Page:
|Here are some stats for you.|
the negative effects of Congress over long-term returns are well-documented. In a report from Professor Michael Ferguson from the University of Cincinnati and Dr. Douglas Witte from the University of Missouri, Congress activity is found to have a strong relationship with lower stocks returns and higher volatility. In contrast, returns are higher and volatility is lower when Congress is not in session.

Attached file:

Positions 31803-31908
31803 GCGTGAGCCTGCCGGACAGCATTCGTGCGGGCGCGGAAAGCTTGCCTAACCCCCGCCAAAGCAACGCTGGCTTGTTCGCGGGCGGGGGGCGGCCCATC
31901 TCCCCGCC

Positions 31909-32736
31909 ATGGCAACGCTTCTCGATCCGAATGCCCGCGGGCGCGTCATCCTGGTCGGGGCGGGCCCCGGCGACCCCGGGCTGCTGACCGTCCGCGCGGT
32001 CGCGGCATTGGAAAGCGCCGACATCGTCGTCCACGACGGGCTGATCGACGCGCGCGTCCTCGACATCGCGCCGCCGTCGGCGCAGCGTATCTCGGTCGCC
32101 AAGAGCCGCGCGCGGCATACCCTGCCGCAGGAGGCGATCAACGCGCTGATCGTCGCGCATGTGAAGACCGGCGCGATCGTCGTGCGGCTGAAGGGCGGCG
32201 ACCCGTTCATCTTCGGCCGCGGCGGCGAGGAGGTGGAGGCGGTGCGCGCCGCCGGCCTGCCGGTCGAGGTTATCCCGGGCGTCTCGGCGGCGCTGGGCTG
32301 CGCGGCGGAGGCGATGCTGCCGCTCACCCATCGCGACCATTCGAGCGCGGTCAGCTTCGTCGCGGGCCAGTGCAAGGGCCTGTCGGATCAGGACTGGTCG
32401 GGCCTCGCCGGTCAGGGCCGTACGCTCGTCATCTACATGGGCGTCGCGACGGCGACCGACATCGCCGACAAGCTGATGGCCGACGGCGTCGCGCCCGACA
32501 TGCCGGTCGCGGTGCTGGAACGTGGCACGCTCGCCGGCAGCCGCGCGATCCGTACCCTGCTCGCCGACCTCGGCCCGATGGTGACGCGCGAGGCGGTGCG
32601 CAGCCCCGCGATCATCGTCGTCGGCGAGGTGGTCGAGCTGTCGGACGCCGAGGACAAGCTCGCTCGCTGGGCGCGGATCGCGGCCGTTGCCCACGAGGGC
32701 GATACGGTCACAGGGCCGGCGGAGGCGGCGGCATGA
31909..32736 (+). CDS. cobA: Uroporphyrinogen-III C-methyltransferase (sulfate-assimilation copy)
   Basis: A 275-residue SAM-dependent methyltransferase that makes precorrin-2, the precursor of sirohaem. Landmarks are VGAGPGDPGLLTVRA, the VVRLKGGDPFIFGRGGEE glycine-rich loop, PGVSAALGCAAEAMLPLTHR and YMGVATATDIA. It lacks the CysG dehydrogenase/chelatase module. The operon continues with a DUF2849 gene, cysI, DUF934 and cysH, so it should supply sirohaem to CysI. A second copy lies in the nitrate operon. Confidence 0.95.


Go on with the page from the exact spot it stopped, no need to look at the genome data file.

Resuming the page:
The so-called “Congressional Effect” accumulates impressively over time. Between 1897 and 2006, more than 90 percent of the capital gains in the Dow Jones Industrial Average came on days when Congress was out of session. Going back to 1957, the S&P 500 has logged more than two-thirds of its rise when Congress was not in session.